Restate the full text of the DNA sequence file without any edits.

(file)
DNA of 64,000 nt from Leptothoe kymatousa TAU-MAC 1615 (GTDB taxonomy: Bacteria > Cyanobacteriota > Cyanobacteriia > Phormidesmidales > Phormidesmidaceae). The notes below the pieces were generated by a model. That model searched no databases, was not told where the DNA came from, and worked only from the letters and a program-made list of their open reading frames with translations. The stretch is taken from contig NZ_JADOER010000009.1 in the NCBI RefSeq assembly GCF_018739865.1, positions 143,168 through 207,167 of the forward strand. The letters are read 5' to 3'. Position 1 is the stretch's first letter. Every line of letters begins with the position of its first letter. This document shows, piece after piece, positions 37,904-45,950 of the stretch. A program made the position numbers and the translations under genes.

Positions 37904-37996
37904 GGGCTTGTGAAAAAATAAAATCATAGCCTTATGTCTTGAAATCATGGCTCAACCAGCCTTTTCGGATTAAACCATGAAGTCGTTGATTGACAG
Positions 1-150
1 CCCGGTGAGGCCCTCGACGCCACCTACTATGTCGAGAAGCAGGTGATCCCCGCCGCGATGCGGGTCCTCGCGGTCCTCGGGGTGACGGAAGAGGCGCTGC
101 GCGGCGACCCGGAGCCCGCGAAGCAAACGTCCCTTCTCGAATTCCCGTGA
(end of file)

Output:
DNA of 64,000 nt from Leptothoe kymatousa TAU-MAC 1615 (GTDB taxonomy: Bacteria > Cyanobacteriota > Cyanobacteriia > Phormidesmidales > Phormidesmidaceae). The notes below the pieces were generated by a model. That model searched no databases, was not told where the DNA came from, and worked only from the letters and a program-made list of their open reading frames with translations. The stretch is taken from contig NZ_JADOER010000009.1 in the NCBI RefSeq assembly GCF_018739865.1, positions 143,168 through 207,167 of the forward strand. The letters are read 5' to 3'. Position 1 is the stretch's first letter. Every line of letters begins with the position of its first letter. This document shows, piece after piece, positions 37,904-45,950 of the stretch. A program made the position numbers and the translations under genes.

Positions 37904-37996
37904 GGGCTTGTGAAAAAATAAAATCATAGCCTTATGTCTTGAAATCATGGCTCAACCAGCCTTTTCGGATTAAACCATGAAGTCGTTGATTGACAG
Positions 1-150
1 CCCGGTGAGGCCCTCGACGCCACCTACTATGTCGAGAAGCAGGTGATCCCCGCCGCGATGCGGGTCCTCGCGGTCCTCGGGGTGACGGAAGAGGCGCTGC
101 GCGGCGACCCGGAGCCCGCGAAGCAAACGTCCCTTCTCGAATTCCCGTGA